The next generalisation we can make to our unified model is to introduce the concept of a variable mass quantum. We can keep the gravitational mass (a.k.a. charge) the same with all values constrained to be 1, whilst allowing the inertial mass (a.k.a. mass) to take on one of 2 values, either 1 or 2.

This leads to a model with 8 fundamental particles. We will retain the labels A,B,C and D whilst introducing a subscript to indicate the inertial mass:

Particle | Gravitational Mass (m_{g}) | Inertial Mass (m_{i}) |
---|---|---|

A_{1} | +1 | +1 |

B_{1} | -1 | -1 |

C_{1} | -1 | +1 |

D_{1} | +1 | -1 |

A_{2} | +1 | +2 |

B_{2} | -1 | -2 |

C_{2} | -1 | +2 |

D_{2} | +1 | -2 |

As before, we can draw up a table of interactions, whilst appreciating that this is getting a little unwieldy. This time, we use double arrows to represent the forces between
the subscript_{1} particles because the ratio of gravitational to inertial mass is twice as much for them compared to the subscript_{2} particles:

Particle | A_{1} | B_{1} | C_{1} | D_{1} |
A_{2} | B_{2} | C_{2} | D_{2} |
---|---|---|---|---|---|---|---|---|

A_{1} |
Attract ⇒ ⇐ | Combine ⇐ ⇐ | Repel ⇐ ⇒ | Combine ⇒ ⇒ |
Attract ⇒ ← | Chase ⇐ ← | Repel ⇐ → | Vortex ⇒ → |

B_{1} |
Combine ⇒ ⇒ | Repel ⇐ ⇒ | Combine ⇐ ⇐ | Attract ⇒ ⇐ |
Vortex ⇒ → | Repel ⇐ → | Chase ⇐ ← | Attract ⇒ ← |

C_{1} |
Repel ⇐ ⇒ | Combine ⇒ ⇒ | Attract ⇒ ⇐ | Combine ⇐ ⇐ |
Repel ⇐ → | Vortex ⇒ → | Attract ⇒ ← | Chase ⇐ ← |

D_{1} |
Combine ⇐ ⇐ | Attract ⇒ ⇐ | Combine ⇒ ⇒ | Repel ⇐ ⇒ |
Chase ⇐ ← | Attract ⇒ ← | Vortex ⇒ → | Repel ⇐ → |

A_{2} |
Attract → ⇐ | Vortex ← ⇐ | Repel ← ⇒ | Chase → ⇒ |
Attract → ← | Combine ← ← | Repel ← → | Combine → → |

B_{2} |
Chase → ⇒ | Repel ← ⇒ | Vortex ← ⇐ | Attract → ⇐ |
Combine → → | Repel ← → | Combine ← ← | Attract → ← |

C_{2} |
Repel ← ⇒ | Chase → ⇒ | Attract → ⇐ | Vortex ← ⇐ |
Repel ← → | Combine → → | Attract → ← | Combine ← ← |

D_{2} |
Vortex ← ⇐ | Attract → ⇐ | Chase → ⇒ | Repel ← ⇒ |
Combine ← ← | Attract → ← | Combine → → | Repel ← → |

Clearly symmetric cases containing just the subscript_{1} particles are the same as before.

Likewise, symmetric cases containing just the subscript_{2} particles are very similar, just with heavier inertial masses leading to slower accelerations. We can think of these as a bit like the Superpartner predictions from the Sypersymmetry (SUSY) theories.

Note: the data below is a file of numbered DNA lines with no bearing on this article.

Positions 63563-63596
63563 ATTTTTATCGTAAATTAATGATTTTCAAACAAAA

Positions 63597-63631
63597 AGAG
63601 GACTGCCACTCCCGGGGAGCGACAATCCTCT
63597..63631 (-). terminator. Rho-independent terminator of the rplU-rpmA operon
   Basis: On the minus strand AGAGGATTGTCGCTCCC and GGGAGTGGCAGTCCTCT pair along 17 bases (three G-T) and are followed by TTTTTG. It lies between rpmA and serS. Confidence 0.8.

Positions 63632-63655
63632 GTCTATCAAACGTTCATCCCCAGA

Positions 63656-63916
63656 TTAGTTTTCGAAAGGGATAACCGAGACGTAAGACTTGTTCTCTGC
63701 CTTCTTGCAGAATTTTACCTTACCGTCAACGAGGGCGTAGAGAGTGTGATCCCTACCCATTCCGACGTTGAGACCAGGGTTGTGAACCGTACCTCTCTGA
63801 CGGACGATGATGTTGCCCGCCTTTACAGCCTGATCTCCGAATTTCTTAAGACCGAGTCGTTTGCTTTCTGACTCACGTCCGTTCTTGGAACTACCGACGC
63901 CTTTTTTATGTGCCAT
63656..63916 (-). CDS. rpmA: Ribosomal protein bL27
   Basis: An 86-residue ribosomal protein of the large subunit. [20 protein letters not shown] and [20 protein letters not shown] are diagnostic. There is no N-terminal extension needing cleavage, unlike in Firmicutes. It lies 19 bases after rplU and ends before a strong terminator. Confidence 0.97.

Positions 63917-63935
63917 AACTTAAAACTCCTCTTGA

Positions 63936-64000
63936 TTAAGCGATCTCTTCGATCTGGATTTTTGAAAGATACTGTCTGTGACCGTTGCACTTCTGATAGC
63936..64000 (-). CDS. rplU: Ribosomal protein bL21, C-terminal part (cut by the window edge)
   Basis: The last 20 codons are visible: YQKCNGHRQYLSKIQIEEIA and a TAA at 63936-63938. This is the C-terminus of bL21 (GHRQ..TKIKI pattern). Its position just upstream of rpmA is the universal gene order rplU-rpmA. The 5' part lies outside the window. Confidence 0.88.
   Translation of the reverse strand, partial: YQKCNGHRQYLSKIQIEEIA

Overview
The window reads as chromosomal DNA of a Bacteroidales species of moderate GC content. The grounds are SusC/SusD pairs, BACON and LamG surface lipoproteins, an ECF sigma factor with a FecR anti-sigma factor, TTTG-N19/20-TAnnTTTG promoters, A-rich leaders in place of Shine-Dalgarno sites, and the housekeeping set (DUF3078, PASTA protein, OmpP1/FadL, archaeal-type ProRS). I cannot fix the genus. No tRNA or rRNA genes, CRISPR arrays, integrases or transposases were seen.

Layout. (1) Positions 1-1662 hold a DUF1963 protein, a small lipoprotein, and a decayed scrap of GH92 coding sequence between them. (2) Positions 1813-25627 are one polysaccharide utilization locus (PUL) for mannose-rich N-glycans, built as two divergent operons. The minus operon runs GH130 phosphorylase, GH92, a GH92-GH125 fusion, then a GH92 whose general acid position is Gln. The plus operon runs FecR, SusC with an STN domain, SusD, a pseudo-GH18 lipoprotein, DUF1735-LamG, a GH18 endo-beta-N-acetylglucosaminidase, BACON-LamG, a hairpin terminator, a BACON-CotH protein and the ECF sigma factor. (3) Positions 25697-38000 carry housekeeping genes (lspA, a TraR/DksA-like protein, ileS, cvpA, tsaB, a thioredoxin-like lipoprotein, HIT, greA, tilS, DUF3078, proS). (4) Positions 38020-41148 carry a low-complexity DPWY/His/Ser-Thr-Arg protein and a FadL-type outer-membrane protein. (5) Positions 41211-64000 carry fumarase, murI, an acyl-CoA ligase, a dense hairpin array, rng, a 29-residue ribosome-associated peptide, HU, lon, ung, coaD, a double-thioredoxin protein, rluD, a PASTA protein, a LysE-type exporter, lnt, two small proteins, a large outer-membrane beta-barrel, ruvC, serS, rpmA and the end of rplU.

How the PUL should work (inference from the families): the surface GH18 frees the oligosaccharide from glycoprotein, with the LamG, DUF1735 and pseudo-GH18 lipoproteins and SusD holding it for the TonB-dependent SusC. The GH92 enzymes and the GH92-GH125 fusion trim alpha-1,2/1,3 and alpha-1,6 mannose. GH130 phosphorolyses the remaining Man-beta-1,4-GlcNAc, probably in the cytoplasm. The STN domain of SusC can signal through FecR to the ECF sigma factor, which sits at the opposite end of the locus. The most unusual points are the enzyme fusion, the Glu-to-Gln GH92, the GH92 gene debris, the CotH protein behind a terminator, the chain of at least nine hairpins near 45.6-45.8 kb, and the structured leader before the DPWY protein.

The asymmetric cases arise when we start to mix the lighter particles with the heavier ones:

- Asymmetric Attract is similar to symmetric Attract, just with an offset Center of Mass
- Asymmetric Repel is similar to symmetric Repel, they just head off at different speeds
- Symmetric Combine splits into 2 asymmetric cases:

If we take a closer look at the A_{1}B_{2} case, we find that essentially they combine together and accelerate to light speed in a similar way to
A_{1}B_{1} or A_{2}B_{2}. However, the lighter A_{1} accelerates faster, getting further away all the time while the heavier B_{2} chases but can never catch up, a bit like the Tortoise and the Hare.

We end up with a behaviour that is kind of half-way between Combine and Repel.

Given that the fixed-distance-apart characteristic of Combine behaviour is missing, it it not really appropriate to think of the Chase cases as composite particles,.

We reserve the right to revisit both Chase and Repel when we come to model Quantum Entanglement.

We note that the exact ratio of inertial mass quanta (1 versus 2) is unimportant here as we will get essentially the same behaviour over a wide range of ratios.

An interesting behaviour can be seen with the A_{2}B_{1} case. Here we find that the heaver and slower A_{2} tries to run away, but is continually hounded by the lighter and faster B_{1}.

In the general case, there will be a combined angular momentum governed by their initial positions and velocities, with the B_{1} spiralling around the A_{2} in a Vortex.

The composite particle remains stable, at least until it encounters something else.